Turns out I had used homebrew on my old Intel Mac to install and use a newer version of my shell (bash). Because amd64 homebrew installs amd64 binaries the shell itself was running under amd64 and any app it ran would think the CPU architecture was also amd64. Running arch in the shell confirmed my suspicion.

The solution was to switch to the Mac’s built-in bash shell, reinstall homebrew, reinstall bash, and set iTerm to use /opt/homebrew/bin/bash instead of the default /bin/bash . I followed these instructions for switching to arm64 homebrew and kept the old Intel homebrew around aliased to oldbrew as suggested to still have access to amd64-only apps.

In re-reading The Wrong Abstraction recently, I’ve realized that while we often talk about code being an artifact of production, it often functions more as a decision log.

In her post Sandi writes about how the Sunk Cost Fallacy plays into the hesitation we as developers feel when encountering perplexing abstractions. Part of the recommendation is to consider that

“It may have been right to begin with, but that day has passed.”

I think this is often how we think about organizational decisions. We make new ones all the time, and often they alter or completely reverse those that came before, even if people who made the initial choices aren’t available for consultation anymore.

I suspect it’s easier for us to undo organizational decisions than code decisions because the former are made in a more visible and social environment. It’s easy to skip fixing the wrong abstraction when that choice may only be seen by one reviewer as part of an unrelated change. Perhaps this is where pair or mob programming can help. More eyes on the wrong abstraction at the right time could be all that’s needed to address it.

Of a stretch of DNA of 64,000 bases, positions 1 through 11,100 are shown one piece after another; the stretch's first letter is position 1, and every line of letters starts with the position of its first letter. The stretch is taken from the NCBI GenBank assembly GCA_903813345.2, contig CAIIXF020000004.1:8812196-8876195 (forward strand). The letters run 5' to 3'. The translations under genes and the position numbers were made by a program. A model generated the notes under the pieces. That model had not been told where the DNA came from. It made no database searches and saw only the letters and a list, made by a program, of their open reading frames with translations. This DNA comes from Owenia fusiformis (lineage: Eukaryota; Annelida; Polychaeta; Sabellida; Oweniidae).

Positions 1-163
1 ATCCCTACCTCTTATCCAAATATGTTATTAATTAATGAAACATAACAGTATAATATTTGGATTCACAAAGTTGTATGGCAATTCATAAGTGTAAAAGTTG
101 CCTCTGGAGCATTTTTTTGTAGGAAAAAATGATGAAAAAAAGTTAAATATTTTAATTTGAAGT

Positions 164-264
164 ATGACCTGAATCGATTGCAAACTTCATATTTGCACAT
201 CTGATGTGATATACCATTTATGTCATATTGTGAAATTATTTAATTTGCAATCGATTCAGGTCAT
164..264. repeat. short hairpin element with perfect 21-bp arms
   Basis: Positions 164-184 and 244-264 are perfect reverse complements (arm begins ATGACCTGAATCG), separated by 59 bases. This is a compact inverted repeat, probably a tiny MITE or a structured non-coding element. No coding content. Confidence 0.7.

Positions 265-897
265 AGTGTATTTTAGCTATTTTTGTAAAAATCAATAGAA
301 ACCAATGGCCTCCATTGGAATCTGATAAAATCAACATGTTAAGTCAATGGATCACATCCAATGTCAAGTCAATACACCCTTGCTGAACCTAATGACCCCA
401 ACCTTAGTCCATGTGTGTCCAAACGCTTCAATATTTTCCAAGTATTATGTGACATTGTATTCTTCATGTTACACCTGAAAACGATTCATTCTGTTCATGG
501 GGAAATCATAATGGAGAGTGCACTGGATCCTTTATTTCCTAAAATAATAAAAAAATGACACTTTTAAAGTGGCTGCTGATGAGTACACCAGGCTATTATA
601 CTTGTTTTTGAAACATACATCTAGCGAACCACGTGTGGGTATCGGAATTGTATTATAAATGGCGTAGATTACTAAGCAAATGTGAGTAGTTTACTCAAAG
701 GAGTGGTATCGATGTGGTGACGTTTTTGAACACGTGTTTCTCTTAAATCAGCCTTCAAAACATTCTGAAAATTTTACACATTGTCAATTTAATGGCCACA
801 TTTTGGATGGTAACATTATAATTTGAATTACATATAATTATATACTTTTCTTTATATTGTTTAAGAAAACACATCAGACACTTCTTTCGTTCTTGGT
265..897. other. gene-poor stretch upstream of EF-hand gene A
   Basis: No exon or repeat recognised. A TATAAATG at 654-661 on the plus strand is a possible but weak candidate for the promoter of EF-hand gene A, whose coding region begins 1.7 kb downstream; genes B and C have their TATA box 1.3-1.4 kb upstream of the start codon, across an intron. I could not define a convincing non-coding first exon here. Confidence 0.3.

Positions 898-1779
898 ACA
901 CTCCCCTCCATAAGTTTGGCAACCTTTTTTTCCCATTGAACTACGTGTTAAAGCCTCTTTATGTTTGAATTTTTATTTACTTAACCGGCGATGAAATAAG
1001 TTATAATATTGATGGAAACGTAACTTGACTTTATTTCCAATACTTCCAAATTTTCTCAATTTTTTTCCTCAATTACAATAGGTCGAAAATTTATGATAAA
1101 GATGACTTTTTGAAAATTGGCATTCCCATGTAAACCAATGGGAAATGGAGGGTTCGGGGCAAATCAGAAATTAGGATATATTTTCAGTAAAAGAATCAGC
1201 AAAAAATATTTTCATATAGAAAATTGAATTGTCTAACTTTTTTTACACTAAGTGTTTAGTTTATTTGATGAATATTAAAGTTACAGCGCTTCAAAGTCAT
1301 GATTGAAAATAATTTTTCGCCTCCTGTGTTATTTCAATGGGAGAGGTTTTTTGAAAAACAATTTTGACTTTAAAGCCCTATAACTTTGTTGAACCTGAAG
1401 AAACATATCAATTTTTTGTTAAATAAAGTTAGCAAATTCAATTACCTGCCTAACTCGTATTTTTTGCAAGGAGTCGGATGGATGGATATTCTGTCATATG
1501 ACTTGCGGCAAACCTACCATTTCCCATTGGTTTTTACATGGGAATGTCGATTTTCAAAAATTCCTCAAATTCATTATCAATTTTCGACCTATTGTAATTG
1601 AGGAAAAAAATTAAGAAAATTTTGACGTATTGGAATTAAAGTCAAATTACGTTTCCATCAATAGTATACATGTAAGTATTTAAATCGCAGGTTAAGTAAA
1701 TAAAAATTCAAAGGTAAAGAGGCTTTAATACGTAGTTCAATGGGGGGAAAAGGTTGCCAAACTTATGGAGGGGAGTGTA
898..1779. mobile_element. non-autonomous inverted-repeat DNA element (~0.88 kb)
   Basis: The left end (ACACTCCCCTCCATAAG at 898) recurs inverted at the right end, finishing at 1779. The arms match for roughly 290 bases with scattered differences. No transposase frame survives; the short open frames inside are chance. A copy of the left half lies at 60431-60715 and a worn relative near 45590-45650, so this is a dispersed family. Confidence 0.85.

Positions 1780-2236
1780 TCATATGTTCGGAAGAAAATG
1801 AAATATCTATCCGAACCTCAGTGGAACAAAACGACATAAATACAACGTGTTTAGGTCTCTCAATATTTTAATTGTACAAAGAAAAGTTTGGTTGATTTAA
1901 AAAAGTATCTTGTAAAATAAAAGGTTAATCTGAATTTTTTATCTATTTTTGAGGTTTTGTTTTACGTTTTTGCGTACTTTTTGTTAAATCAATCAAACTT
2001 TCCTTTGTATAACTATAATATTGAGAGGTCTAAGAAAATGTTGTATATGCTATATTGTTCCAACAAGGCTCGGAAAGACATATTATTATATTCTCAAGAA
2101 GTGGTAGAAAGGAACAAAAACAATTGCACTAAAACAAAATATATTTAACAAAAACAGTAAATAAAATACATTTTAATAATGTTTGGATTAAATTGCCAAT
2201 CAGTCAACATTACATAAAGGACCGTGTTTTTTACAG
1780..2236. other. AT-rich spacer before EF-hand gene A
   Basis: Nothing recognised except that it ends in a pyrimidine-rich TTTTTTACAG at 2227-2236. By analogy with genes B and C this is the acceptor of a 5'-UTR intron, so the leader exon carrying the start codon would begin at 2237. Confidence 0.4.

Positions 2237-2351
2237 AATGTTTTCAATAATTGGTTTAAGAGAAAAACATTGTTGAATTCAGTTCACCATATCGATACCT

Thinking about code as a decision log could also help. Removing the abstraction is just another event. Events are bound to a specific moment in time, and maybe today is the right moment for an event that reverses some of those previous decisions.

Another goodie from InfoQ Engineering Culture podcast: CA Agile Leaders on the Using Data and Creating a Safe Environment to Drive Strategy. Some quick notes + insights:

  • Biweekly status reports don’t really mean anything. Progress is shown with real data: stories/tasks moving to Done (based on the agreed Definition of Done). This data is critical. Executives need access to it in order to make informed decisions. Q: How do you break down the work in advance effectively? If you’ve got a clear target, but no clear way to get to it, how do you convert that into stories?

The natural human reaction to try and do more when we have a history of not delivering, thus overloading the system even further

  • I didn’t realize how natural this really was until I heard it. If your team’s batting .200, just increase pitching frequency! Then you’ll definitely end up with more home runs, right? Not sure how far this analogy will go, but I’ll try: what you end up is non-stop bunting, because there’s no time to wind up or recover.
  • What worked for CA was Management asking everyone in the org to limit their WIP. That’s true leadership courage right there.